As evidenced by Martyr, Moon delights in luring audiences towards the bleeding edge, towards a new, perhaps uncomfortable terrain. This practice extends to their approach to online comedy, which has been an equally potent exercise in the art of confrontation. Before Moon started pursuing music professionally, they were a well-known comic and critic in the Twitter sphere, whose bold attacks on hegemonic systems and unabashed honesty got them banned from the platform—a total of 11 times. After facing repeated censorship on Twitter, Moon began focusing on another digital project that’s also aggregated significant momentum this year: the Instagram account @Patiasfantasyworld. Moon is one of three admins who contribute memes to the humor page, which is a celebration of the explicitly (and exclusively) Black experience. “Harvesting” memes, Moon says, is a passion on par with music, “It’s modern art, and it’s comedy. We need memes in the MoMa!” The musician also revealed they use a burner Facebook account to find their funniest content, which usually comes from family members and other folks of older generations. “Aunties,” Moon reports, have proven to be the most reliable resource.
After the murder of George Floyd, however, Moon and the other @Patiasfantasyworld admins decided to shift their attention toward becoming a reliable resource, but with the far more serious aim of dismantling systemic racism. “You can’t laugh at our jokes but ignore our issues. Yes, we’re funny online, but in our real lives we’re stressed and depressed because they’re killing Black people—and not just in America. Black trans women are murdered at genocidal rates everywhere,” Moon said. The trio created an extensive anti-racism database and educational platform to promote the Black Lives Matter movement, which has since circulated extensively around the internet. “We worked hard to make it accessible for everyone,” Moon said.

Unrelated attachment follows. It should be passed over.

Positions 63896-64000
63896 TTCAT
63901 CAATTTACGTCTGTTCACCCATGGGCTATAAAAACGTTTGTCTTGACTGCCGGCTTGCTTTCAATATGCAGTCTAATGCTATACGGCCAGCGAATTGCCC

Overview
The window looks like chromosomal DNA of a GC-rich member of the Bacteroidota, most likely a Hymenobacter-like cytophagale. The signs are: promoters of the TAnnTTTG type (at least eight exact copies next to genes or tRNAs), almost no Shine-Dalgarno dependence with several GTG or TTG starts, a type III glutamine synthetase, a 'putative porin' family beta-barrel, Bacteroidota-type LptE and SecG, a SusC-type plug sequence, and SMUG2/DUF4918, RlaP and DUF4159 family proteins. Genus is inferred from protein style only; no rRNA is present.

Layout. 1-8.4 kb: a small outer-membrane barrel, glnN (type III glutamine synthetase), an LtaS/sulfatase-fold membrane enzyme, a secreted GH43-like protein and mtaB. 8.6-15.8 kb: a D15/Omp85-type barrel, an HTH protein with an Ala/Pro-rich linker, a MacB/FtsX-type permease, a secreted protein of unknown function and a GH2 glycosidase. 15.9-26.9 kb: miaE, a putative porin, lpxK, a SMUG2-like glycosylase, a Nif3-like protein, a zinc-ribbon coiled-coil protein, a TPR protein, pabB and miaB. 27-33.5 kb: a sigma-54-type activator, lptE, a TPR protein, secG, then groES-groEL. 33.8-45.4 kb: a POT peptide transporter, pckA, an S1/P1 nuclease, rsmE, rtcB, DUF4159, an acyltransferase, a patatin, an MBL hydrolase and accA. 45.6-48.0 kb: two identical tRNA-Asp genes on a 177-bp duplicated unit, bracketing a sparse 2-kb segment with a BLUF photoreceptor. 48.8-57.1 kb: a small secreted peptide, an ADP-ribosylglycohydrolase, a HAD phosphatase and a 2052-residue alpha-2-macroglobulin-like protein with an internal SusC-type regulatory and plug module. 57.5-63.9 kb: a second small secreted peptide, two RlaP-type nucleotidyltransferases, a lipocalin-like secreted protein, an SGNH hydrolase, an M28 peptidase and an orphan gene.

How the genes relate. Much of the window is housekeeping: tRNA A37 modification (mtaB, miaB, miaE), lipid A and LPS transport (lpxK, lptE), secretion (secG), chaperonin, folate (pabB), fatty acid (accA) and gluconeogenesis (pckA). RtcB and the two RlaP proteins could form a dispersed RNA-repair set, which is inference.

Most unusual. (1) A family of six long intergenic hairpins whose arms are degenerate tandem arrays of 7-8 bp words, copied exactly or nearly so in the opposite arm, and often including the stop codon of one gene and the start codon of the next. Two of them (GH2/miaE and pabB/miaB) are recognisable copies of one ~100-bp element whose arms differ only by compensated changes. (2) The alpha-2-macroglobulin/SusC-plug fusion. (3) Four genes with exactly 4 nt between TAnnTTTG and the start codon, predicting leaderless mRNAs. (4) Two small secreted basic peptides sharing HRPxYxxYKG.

When talking about their role as a co-curator on the account, Moon described themself as a “loveable agent of chaos,” but the term applies to all of their artistic outlets. Be it in their infectious tracks for isolated raves, gender parodying club kid outfits, or truly outrageous posts online, one thing is clear: Moon has a knack for turning moments of darkness and pain into humor, creativity, and light. And while the future of South Africa’s queer underground—and nightlife culture in general—remains in an indefinite limbo, Moon will keep us dancing and giggling, no matter how dire things get.
Cassidy George is a Berlin based cultural writer. You can find her on Instagram.
Photos by Luke Bell Doman and Jaimi Robyn.
Published January 21, 2021. Words by Cassidy George.